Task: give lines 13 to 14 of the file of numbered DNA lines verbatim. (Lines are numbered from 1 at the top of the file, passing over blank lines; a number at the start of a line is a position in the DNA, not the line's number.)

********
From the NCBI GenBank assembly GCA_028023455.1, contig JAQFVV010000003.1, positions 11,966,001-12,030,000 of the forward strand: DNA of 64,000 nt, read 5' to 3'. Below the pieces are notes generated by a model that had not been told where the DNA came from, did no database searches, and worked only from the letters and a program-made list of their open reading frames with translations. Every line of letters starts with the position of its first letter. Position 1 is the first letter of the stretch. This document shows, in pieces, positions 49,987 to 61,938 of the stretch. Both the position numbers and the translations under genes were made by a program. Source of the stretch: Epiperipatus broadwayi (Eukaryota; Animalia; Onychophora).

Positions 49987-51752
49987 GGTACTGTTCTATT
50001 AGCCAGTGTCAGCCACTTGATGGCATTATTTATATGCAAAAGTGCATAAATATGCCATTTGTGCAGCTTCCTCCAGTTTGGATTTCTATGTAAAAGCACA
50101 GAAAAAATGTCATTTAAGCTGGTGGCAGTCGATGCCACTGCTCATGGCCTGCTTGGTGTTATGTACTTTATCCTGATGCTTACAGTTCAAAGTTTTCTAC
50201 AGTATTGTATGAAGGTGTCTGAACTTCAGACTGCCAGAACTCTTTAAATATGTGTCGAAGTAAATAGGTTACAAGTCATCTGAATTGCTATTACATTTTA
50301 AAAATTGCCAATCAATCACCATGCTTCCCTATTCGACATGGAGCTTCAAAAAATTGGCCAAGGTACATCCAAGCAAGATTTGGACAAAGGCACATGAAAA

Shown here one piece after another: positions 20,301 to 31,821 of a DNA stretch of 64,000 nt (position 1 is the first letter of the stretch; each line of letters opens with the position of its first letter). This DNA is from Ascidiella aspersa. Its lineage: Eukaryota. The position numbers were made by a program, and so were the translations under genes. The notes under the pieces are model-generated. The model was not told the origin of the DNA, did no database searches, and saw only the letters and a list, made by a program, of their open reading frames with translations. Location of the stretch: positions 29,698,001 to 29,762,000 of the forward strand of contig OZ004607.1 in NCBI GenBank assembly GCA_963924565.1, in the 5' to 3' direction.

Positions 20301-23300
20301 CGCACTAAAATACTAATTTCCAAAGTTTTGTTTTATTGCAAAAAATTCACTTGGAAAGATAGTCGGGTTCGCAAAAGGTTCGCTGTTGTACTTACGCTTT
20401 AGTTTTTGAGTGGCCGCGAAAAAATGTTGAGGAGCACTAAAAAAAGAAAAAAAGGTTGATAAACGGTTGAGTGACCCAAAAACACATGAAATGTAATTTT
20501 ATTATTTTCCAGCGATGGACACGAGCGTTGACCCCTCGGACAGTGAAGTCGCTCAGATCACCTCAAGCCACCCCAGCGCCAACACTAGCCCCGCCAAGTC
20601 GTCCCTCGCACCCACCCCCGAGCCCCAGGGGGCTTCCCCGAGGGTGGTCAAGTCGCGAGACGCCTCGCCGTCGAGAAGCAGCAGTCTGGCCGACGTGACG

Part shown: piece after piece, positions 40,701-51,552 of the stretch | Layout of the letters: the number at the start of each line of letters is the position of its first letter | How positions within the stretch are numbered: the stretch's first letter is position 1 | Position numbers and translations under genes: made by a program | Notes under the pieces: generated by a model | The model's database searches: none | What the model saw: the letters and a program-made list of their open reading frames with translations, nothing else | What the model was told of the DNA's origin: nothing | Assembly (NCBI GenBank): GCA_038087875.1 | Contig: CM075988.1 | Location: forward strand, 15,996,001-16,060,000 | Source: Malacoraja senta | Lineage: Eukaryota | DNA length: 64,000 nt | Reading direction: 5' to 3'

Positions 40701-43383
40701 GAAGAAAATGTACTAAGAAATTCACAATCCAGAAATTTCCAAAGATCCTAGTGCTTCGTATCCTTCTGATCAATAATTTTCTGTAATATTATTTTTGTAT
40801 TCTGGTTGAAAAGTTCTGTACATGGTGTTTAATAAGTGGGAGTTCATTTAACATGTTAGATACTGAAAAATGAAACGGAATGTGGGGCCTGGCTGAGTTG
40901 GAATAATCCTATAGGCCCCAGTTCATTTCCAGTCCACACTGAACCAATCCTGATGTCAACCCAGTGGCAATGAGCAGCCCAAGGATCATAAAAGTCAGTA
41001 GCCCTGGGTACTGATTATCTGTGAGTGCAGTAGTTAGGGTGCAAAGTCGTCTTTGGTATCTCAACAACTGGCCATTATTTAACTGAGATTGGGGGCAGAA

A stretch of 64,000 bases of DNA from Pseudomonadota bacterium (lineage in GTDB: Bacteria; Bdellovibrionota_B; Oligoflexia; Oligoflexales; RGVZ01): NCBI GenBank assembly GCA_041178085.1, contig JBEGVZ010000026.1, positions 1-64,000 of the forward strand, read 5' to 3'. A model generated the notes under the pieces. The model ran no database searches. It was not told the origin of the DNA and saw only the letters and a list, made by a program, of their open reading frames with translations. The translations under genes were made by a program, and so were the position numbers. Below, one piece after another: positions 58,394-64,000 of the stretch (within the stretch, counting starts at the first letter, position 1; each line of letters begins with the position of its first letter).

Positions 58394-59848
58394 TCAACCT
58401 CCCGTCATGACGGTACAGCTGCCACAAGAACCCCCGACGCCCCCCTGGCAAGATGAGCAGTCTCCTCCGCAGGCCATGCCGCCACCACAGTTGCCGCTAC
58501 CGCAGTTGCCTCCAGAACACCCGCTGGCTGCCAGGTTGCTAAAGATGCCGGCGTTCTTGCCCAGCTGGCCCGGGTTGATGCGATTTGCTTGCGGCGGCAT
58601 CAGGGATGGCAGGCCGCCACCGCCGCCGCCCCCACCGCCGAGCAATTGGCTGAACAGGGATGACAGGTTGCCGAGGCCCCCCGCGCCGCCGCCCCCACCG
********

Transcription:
20601 GTCCCTCGCACCCACCCCCGAGCCCCAGGGGGCTTCCCCGAGGGTGGTCAAGTCGCGAGACGCCTCGCCGTCGAGAAGCAGCAGTCTGGCCGACGTGACG

Part shown: piece after piece, positions 40,701-51,552 of the stretch | Layout of the letters: the number at the start of each line of letters is the position of its first letter | How positions within the stretch are numbered: the stretch's first letter is position 1 | Position numbers and translations under genes: made by a program | Notes under the pieces: generated by a model | The model's database searches: none | What the model saw: the letters and a program-made list of their open reading frames with translations, nothing else | What the model was told of the DNA's origin: nothing | Assembly (NCBI GenBank): GCA_038087875.1 | Contig: CM075988.1 | Location: forward strand, 15,996,001-16,060,000 | Source: Malacoraja senta | Lineage: Eukaryota | DNA length: 64,000 nt | Reading direction: 5' to 3'